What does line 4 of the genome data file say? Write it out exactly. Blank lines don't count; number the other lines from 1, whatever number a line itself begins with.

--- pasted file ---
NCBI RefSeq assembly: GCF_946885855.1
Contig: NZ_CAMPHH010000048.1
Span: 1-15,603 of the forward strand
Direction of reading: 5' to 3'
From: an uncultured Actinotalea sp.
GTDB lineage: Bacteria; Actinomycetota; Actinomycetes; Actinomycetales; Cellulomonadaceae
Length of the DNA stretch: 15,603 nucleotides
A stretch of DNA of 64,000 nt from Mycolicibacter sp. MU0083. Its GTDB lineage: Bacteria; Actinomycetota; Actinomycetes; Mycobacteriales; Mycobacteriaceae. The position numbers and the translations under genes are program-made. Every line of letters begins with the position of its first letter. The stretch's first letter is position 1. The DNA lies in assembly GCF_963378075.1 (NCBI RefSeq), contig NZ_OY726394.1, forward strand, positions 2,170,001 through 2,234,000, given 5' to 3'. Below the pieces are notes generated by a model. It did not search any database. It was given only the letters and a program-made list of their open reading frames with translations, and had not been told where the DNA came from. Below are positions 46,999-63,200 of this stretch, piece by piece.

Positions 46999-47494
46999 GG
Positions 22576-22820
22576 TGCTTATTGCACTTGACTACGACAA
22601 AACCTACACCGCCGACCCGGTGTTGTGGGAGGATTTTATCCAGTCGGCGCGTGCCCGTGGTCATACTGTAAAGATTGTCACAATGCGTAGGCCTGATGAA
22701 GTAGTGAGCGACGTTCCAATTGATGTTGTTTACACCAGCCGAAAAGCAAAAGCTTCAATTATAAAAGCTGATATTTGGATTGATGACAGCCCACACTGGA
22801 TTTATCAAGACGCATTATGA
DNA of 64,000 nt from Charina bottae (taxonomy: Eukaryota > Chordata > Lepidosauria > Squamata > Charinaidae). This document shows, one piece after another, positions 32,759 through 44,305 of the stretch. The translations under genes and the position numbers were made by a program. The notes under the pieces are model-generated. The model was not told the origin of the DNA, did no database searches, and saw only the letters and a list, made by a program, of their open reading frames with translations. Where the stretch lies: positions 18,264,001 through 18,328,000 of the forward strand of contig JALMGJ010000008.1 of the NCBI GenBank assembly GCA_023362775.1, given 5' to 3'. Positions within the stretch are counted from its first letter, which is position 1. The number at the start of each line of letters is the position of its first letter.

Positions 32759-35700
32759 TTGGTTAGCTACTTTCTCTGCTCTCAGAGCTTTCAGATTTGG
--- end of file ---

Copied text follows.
Direction of reading: 5' to 3'